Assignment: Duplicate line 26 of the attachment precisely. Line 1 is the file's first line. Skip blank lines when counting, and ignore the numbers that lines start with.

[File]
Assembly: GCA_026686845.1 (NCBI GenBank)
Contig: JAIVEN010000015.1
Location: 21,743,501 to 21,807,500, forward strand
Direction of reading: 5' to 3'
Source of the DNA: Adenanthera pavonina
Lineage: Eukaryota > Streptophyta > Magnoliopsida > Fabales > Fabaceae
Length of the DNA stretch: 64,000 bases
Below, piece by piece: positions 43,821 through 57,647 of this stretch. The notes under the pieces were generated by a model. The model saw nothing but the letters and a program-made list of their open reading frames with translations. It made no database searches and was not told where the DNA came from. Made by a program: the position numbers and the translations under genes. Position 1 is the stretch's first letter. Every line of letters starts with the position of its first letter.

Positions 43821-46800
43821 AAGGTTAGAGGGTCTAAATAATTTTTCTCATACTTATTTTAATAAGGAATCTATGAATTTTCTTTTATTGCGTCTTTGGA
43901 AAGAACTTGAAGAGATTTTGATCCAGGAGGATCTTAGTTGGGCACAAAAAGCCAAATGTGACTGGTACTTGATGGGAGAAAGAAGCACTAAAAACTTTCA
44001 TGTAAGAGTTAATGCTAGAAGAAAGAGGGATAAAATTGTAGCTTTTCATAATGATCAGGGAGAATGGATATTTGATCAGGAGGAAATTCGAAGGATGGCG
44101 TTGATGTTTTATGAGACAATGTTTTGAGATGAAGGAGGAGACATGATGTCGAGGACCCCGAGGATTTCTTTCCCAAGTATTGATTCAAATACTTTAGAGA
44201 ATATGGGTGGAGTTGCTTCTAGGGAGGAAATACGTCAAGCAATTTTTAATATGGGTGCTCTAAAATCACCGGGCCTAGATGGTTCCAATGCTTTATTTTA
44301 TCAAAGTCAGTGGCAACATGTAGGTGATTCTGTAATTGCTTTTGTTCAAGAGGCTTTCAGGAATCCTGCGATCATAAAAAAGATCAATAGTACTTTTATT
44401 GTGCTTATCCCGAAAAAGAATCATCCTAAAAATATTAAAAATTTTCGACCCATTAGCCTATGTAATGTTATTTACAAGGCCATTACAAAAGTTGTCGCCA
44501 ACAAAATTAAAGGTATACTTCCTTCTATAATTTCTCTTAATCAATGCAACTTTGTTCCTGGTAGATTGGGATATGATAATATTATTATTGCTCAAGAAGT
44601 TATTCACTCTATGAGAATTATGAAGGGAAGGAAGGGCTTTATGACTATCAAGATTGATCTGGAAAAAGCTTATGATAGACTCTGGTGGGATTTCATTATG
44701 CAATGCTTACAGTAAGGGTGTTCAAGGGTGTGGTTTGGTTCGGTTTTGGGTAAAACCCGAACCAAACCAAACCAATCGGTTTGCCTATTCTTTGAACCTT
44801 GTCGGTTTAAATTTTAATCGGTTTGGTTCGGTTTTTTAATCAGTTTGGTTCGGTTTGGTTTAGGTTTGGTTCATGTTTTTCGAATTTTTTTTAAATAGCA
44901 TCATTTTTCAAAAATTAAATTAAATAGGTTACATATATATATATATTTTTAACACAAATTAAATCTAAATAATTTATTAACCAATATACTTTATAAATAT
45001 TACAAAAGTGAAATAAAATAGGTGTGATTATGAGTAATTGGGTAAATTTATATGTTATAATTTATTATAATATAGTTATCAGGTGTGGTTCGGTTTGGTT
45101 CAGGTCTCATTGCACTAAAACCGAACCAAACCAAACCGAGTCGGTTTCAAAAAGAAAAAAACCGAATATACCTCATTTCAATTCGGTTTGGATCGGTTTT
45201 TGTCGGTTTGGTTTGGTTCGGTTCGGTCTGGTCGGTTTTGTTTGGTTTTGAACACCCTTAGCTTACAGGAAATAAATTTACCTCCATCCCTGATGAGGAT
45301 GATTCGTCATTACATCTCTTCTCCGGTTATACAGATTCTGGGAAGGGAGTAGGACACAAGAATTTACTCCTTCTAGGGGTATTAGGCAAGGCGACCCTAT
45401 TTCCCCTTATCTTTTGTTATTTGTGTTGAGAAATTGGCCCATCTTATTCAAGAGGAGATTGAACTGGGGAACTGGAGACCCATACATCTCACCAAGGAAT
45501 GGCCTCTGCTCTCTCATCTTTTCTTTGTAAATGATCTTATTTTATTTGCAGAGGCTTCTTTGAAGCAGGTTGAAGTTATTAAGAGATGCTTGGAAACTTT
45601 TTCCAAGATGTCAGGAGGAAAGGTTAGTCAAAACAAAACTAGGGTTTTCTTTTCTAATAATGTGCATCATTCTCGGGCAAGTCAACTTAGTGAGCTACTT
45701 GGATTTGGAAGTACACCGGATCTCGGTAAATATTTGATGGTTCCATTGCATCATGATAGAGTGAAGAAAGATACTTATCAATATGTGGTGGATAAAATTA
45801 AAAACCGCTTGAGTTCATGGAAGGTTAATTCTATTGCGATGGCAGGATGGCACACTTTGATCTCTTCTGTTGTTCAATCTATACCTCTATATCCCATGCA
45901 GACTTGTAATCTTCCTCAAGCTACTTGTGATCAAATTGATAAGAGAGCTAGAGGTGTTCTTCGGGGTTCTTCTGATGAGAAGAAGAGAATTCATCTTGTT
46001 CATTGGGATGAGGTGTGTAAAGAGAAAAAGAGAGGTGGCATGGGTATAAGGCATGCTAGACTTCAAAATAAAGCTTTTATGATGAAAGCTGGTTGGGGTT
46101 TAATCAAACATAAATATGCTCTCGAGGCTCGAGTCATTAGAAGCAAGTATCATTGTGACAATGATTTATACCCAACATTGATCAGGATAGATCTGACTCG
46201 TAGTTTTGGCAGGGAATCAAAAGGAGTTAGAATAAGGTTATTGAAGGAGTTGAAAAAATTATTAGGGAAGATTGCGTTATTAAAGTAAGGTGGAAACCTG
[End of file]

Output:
45401 TTCCCCTTATCTTTTGTTATTTGTGTTGAGAAATTGGCCCATCTTATTCAAGAGGAGATTGAACTGGGGAACTGGAGACCCATACATCTCACCAAGGAAT